On January 8, 1945, Private Madril’s young wife Andrea received a letter informing her of his death. The family was devastated by the loss and struggled to understand how a war a world away had taken the life of the man they loved so much. His sons, aged two and three, would only know their father through the memories of their mother, grandparents, aunts, and uncles.

Madril was temporarily interred Grand Failly, France. When Andrea Madril remarried, Pablo was faced with the difficult decision about his son’s final resting place. He was a very spiritual man, who feared his son’s remains would be lost or that his soul would be unsettled by the transatlantic journey. On February 7, 1949, Madril was laid to rest at Luxembourg American Cemetery, Plot H, Row 16, Grave 60 and was awarded the Purple Heart.

Pablo Madril wrote a corrido and versos dedicated to the memory of his son. In them he recounts Madril’s service and death. He pleads for fathers and families to pray for world peace daily in the final stanza, “A los Padres de familia, Yo les pido su atención, Pidan por la paz del mundo, En su diaria Oración.” Both of his sons honored their father’s memory through their military service. His legacy continues through the lives of his sons, grandchildren and great-grandchildren at home in New Mexico who cherish the Purple Heart that represents his bravery.



11th Armored Division; World War II Operations Reports, 1941-1948, Records of the Adjutant General’s Office, Record Group 407 (Boxes 13027); National Archives at College Park, College Park, MD.

11th Armored Division; World War II Operations Reports, 1941-1948, Records of the Adjutant General’s Office, Record Group 407 (Boxes 13067); National Archives at College Park, College Park, MD.

11th Armored Division Legacy Group. 11th Armored Division Legacy Group. Accessed June 21, 2019.

Cole, Hugh M. United States Army in World War II European Theater of Operations The Ardennes: Battle of the Bulge. Washington D.C.: Office Of The Chief Of Military HistoryDepartment Of The Army, 1993.

House, J.M. “The Last Hanging Crime: Duran, NM.” City of Dust (blog). Entry posted August 28, 2013. Accessed November 15, 2018. the-last-hanging-crime-duran-new-mexico.html.

“Joaquin Madril.” American Battle Monuments Commission. Accessed October 3, 2018.

Joaquin Madril, Individual Deceased Personnel File, Department of the Army.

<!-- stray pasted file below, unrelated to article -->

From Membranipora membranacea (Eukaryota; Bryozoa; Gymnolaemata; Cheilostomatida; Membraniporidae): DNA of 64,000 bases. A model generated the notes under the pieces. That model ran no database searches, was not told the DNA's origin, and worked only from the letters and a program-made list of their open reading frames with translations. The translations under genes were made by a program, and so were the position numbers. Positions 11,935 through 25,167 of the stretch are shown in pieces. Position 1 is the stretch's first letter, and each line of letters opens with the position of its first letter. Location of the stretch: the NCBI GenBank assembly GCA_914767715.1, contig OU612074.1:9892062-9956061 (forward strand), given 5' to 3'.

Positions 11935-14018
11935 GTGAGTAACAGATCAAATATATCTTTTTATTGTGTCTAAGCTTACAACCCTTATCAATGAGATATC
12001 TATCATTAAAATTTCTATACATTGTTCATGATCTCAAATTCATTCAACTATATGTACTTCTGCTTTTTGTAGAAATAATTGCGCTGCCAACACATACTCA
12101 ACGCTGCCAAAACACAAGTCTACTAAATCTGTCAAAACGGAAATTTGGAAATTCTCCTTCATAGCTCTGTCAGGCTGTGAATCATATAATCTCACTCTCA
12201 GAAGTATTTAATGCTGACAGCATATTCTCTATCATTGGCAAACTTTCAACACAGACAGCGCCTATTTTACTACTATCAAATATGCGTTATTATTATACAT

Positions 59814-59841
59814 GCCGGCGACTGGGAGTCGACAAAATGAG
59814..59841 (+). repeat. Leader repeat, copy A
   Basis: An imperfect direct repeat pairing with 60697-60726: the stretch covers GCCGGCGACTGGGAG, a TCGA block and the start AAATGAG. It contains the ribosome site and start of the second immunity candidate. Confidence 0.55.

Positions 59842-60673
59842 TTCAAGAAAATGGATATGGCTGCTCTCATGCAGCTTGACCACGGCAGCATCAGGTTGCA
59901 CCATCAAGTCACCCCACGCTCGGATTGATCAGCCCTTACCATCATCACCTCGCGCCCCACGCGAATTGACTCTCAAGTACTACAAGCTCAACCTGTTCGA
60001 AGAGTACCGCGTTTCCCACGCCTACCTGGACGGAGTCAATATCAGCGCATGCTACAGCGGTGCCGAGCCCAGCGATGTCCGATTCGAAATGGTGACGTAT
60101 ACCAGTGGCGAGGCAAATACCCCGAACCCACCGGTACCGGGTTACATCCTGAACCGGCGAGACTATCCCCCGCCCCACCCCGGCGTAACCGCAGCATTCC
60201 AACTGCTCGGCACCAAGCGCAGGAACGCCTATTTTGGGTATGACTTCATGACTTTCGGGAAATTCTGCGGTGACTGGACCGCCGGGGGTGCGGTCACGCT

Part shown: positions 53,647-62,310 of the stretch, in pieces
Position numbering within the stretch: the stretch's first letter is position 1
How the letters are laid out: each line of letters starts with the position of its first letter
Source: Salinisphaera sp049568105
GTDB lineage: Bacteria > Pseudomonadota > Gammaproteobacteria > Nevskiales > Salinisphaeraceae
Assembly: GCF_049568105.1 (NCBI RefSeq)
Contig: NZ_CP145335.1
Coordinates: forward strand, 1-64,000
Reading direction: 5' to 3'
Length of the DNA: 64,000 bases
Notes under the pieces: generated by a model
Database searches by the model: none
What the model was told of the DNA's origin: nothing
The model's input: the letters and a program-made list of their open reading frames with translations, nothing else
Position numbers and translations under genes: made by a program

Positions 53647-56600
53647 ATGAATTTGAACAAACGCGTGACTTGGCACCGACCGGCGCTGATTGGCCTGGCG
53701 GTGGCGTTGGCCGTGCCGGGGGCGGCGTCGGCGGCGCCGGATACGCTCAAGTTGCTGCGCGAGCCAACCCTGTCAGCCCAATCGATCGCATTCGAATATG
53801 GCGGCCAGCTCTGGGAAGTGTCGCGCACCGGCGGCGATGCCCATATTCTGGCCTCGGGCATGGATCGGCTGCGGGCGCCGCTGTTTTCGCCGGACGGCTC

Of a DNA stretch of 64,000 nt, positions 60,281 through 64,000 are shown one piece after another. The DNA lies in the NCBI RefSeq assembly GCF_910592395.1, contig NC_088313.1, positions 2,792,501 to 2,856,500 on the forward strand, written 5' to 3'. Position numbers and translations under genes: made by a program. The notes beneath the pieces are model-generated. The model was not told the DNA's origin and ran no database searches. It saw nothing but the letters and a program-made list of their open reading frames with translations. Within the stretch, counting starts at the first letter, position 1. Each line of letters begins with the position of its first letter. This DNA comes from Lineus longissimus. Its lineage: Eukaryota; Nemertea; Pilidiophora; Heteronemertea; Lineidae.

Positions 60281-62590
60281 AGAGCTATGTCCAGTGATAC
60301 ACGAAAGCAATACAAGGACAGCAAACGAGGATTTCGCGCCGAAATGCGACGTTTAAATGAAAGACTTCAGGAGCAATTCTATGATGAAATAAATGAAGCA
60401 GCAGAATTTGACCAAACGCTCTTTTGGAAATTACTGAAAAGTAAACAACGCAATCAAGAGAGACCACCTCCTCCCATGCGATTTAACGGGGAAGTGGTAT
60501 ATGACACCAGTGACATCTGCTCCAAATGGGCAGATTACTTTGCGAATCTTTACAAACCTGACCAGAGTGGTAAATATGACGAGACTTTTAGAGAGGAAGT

Joaquin Madril, VA Master Index Card and Battle Casualty Report, Department of the Army. National Archives and Records Administration – St. Louis.

Joaquin G. Madril to Amy Page. Email Correspondence. November 3, 2018 – November 18, 2018.

Luna, Stella. Telephone interview by author. February 4, 2019.

Madril Family Photographs 1920-1945. Courtesy of Joaquin G. Madril.

Madril, Joaquin G., Personal collection of documents and memorabilia related to the life, service record, and death of Joaquin Madril.

Madril, Joaquin G. Telephone interview with the author. November 4, 2018.

Madril, Joaquin G., Telephone interview with the author. November 13, 2018.

Madril, Joaquin G. Text message correspondence with the author. November 3, 2018 – January 6, 2019.

Madril, Pablo, Corrido en Memoria De Joaquin Madril. Transcribed by Joaquin G. Madril.

Madril, Pablo, Versos De Joaquin Madril Cuando Se Fue Al Army. Transcribed by Joaquin G. Madril, n.d.

New Mexico. Torrance County. 1930 U.S. Census. Digital Images.

Records for Joaquin Madril; World War II Army Enlistment Records, 1938-1946 [Electronic File], Record Group 64; National Archives at College Park, College Park, MD [retrieved from the Access to Archival Databases at,sl,October 13, 2018.

Steward, Hal D., Charles S. Kilburn, Hill Blacklock. ThunderBolt: The History of the Eleventh Armored Division. Washington, D.C.: 11th Armored Division Association, 1948.

Vistas. “Bigger than one man’s vision.” Roswell Daily Record. Updated August 5, 2018. Accessed November 25, 2018.

Williams, Hugh, J.M. Luna, and Benificio Montoya. Railroad Map Of the State of New Mexico. Map. Santa Fe, NM: New Mexico State Corporation Commission, 1924. 1959-296; Map Collection, Original Materials, New Mexico. New Mexico State Archives, Santa Fe. 

This profile was researched and created with the Understanding Sacrifice program, sponsored by the American Battle Monuments Commission.